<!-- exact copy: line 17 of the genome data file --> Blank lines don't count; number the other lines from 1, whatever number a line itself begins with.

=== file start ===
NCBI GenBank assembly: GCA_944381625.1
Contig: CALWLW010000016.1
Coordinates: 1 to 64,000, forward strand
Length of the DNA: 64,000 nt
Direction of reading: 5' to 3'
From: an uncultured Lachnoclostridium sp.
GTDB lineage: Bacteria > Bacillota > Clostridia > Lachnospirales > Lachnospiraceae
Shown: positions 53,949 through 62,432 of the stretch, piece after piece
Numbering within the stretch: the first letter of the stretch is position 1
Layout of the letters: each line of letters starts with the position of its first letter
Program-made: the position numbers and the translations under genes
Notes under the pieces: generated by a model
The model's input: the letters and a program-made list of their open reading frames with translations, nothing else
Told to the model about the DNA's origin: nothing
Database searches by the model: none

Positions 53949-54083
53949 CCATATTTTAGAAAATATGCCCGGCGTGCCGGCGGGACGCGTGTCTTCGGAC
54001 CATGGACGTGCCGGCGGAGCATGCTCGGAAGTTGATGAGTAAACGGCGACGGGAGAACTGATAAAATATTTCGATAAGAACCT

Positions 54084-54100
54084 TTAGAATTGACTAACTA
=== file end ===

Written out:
53949 CCATATTTTAGAAAATATGCCCGGCGTGCCGGCGGGACGCGTGTCTTCGGAC